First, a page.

Source: VOA 

Blantyre, Malawi — Malawi's parliament has withdrawn an abortion bill from debate following opposition to the proposal to liberalize the country's law, which only allows abortions when the mother's life is at risk. Anti-abortion groups had urged the National Assembly not to discuss the measure, but activists who want abortion options expanded say they will fight on.

Source: Nation 

Female genital mutilation (FGM) will soon be criminalised in semi-autonomous north-eastern region of Somalia, Puntland.

Source: Front Page Africa

Monrovia — First lady Clar Duncan Weah was on Wednesday joined by her husband, President George Weah and top government officials to launch her 'She's You Personal Hygiene Initiative' in support of women and adolescent girls.

Source: UNFPA East and Southern Africa

North Kivu, Democratic Republic of Congo — Following the eruption of the volcano, Mount Nyiragongo near Goma, tens of thousands of women and girls are in urgent need of critical sexual and reproductive health services, including support to pregnant women, newborn babies and survivors of sexual and gender-based violence (GBV).

Source: Nigeria Health Watch 

Indo (not her real name) was just 15 years old when she became pregnant. Her boyfriend took her to the only general hospital in their community to terminate the pregnancy. The general hospital did not offer safe abortion services, so, the midwife advised them to formally inform their parents and make necessary arrangements to have the baby.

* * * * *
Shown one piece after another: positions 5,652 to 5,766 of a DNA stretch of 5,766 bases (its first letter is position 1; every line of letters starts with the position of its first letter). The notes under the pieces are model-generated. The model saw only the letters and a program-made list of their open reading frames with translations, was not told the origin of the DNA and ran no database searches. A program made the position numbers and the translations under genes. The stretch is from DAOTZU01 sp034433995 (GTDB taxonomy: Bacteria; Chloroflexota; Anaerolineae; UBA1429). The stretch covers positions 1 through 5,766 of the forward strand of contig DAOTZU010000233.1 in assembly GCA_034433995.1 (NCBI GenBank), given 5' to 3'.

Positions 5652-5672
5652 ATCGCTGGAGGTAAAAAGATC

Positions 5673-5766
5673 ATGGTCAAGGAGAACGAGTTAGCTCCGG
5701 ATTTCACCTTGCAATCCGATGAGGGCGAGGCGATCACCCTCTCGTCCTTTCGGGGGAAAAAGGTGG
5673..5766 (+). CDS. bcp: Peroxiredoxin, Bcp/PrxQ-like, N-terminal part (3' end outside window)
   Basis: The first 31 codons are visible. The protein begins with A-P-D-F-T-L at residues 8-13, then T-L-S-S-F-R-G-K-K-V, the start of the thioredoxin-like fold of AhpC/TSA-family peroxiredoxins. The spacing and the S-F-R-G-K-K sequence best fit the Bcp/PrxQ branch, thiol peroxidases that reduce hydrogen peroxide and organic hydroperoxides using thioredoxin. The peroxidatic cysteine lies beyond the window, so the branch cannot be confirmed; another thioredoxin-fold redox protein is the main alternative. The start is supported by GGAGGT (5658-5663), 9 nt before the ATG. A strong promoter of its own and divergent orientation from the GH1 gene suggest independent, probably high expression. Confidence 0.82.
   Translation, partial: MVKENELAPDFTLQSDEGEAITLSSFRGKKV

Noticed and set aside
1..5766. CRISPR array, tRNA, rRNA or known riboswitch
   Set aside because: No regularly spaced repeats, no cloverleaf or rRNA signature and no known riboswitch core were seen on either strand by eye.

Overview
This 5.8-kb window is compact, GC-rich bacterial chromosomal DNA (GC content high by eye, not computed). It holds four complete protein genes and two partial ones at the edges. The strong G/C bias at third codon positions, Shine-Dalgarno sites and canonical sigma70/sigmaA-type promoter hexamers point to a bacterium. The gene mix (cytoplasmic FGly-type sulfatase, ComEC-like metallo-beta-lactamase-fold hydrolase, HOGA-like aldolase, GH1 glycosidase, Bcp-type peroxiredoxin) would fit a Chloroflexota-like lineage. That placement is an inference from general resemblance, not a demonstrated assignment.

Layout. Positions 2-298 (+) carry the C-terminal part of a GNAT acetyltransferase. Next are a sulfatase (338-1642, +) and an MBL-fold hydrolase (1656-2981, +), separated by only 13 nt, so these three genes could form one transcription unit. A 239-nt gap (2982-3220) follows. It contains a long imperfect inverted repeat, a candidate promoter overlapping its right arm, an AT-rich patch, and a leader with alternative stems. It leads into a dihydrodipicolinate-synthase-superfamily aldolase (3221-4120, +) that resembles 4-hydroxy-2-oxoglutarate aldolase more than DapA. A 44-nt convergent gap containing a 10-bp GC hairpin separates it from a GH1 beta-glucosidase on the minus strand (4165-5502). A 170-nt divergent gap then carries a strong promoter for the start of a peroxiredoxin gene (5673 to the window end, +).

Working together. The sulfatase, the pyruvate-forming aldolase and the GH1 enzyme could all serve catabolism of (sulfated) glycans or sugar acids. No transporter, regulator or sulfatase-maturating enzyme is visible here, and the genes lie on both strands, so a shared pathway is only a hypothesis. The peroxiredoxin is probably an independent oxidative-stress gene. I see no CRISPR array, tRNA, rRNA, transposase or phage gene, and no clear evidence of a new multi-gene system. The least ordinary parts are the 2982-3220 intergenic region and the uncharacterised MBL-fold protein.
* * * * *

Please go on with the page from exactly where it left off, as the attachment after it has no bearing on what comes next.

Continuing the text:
Source: UNFPA East and Southern Africa 

United Nations — Fully investing in midwives by 2035 would avert roughly two-thirds of maternal, newborn deaths and stillbirths, saving 4.3 million lives per year.

Millions of lives of women and newborns are lost, and millions more experience ill health or injury, because the needs of pregnant women and skills of midwives are not recognized or prioritized.

Source: UNFPA East and Southern Africa 

Due to the COVID-19 pandemic, Lesotho experienced a 14 per cent decline in family planning coverage in certain districts in 2020, compared to 2019, with one district registering a significant 40 per cent drop.

Source: The Rwenzori Times

Woman MP for Mitoma District, Hon Jovah Kamateka, last week moved a motion for resolution of Parliament urging government to develop and enforce policies and strategies to protect girls against teenage pregnancy and child marriages.

The legislator is pushing for government intervention in laying strategies and putting in place measures to address the rising cases of teenage pregnancies both during and post the Covid-19 pandemic.

Source: GroundUp 

Birth control pills freely distributed in Zimbabwe are being smuggled into and sold in South Africa.

Many Zimbabwean women prefer these pills above those from South African clinics.

The market is fuelled by the struggle women have to access health facilities.